Ulrike Müller: On Edge

1700 S Santa Fe Ave #101, Los Angeles, CA 90021
Nov 19, 6 PM - 9 PM — ends Jan 07, 2023
Vielmetter Los Angeles is excited to announce “On Edge” New York-based artist Ulrike Müller’s first solo show in Los Angeles. The exhibition will be on view in Gallery II from November 19, 2022 through January 7, 2023.

Comprised of vitreous enamel paintings on steel, textiles, paper collages, monotypes, and painted walls, Müller extends the pictorial space of the exhibition beyond the gallery into communal areas and onto the outside walls of the building—presenting an ambitious array of recent work where the intimate becomes customary, and the pedestrian becomes sensual.

Through a multi-faceted artistic practice spanning curating, publishing, and public murals, the Austrian-born artist’s image-making takes apart the symbolic signage of our collective histories—slicing, cutting, zooming, edging, remixing, coloring, and abutting in unforeseeable ways, infusing amusement and tenderness at each turn and producing a manifold of visual reform.

On view in the exhibition is a group of recently completed monotypes created through a painterly printmaking technique that combines indexical marks and the collaging of previously printed papers into unique works. Accompanying the monotypes is a group of smaller paper collages, each entitled Instrumentarium, in a nod to cassettes of 18th-century surgical instruments. Both groups of works exemplify the artist’s toolbox of varying forms, textures, and tones in kinetic compositions that set in motion meaning and figuration. By breaking down traditional assemblies and binary systems these investigational works on paper provoke us to reexamine the motives and means of visual communication.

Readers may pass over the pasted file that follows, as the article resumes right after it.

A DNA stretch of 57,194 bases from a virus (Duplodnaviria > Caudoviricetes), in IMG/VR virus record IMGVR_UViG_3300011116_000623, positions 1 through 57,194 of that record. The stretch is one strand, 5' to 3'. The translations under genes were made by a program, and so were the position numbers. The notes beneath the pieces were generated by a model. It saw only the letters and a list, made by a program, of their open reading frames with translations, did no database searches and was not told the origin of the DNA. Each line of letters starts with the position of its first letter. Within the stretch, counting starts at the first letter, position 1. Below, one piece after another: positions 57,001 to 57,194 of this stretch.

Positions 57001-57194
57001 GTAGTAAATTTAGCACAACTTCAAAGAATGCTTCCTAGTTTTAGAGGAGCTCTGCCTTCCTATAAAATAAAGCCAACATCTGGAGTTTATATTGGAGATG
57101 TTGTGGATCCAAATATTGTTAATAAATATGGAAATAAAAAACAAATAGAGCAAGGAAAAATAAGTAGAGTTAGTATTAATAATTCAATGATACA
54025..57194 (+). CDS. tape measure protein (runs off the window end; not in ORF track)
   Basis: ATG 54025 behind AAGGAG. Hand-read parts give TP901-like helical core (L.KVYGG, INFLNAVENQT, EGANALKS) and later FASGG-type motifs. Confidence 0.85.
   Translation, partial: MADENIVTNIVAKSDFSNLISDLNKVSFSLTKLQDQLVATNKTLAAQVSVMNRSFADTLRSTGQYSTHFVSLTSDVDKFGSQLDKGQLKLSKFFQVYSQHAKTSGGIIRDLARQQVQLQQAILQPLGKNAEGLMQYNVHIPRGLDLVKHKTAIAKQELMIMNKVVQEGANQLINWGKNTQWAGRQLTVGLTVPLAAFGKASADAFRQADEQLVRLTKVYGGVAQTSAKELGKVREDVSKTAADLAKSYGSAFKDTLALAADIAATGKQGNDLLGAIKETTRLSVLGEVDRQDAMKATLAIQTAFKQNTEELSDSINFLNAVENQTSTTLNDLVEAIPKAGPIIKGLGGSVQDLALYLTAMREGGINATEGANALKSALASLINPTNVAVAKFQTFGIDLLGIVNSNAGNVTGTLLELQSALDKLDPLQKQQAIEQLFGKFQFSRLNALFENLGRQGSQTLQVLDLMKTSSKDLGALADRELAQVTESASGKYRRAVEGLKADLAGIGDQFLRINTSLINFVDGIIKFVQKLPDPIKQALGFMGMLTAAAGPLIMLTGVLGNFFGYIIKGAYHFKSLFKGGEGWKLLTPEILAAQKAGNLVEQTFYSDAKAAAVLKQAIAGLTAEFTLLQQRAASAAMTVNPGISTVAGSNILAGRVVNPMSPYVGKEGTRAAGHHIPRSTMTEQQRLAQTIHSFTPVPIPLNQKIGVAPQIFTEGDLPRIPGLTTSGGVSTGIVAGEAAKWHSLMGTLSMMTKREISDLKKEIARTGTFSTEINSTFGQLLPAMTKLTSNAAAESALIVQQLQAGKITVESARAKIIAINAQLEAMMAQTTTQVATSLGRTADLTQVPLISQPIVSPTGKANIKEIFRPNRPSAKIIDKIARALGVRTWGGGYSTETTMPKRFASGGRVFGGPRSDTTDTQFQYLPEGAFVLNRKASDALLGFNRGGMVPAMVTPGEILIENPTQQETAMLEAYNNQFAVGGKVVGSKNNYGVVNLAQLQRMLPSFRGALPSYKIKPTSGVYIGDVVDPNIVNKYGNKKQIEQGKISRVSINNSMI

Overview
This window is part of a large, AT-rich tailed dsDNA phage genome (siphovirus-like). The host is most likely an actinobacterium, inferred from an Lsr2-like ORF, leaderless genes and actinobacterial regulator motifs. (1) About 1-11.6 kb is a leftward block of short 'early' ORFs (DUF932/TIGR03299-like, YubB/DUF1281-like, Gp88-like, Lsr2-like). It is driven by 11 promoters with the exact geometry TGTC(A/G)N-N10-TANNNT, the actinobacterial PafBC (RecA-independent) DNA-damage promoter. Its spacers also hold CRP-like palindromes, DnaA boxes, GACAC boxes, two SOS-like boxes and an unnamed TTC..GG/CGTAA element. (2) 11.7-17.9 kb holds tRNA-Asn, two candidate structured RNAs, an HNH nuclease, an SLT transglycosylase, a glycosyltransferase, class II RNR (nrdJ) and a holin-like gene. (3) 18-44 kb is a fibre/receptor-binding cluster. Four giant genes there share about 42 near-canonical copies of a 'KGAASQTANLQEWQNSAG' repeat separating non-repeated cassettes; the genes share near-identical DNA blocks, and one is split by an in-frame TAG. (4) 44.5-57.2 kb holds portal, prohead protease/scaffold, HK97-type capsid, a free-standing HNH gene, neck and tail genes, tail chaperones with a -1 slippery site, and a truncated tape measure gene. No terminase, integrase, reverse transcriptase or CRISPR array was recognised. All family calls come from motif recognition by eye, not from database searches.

Continuing the artist's exploration of relationships between abstraction and the body through painterly modalities that are not limited to brush and canvas is a group of enamel-on-steel paintings. Materially connected to industrial sign making, and to histories of hygiene and jewelry, the works on view, each entitled Hinges, are finely honed, kiln-fired compositions of hard-edged forms and curvilinear contours.

Such animate, hybridized mannerisms are transferred throughout the entire exhibition appearing, for example, as flat creature-like shapes in rugs woven from local wool by Zapotec weavers in Mexico as well as in paint swaths of different grays onto some of the gallery’s walls. Appearing as if shadows of unknown origin had been cast on the building from outside they situate viewers in their own bodies and draw attention to perspectives that lie outside the framework of the gallery and this exhibition.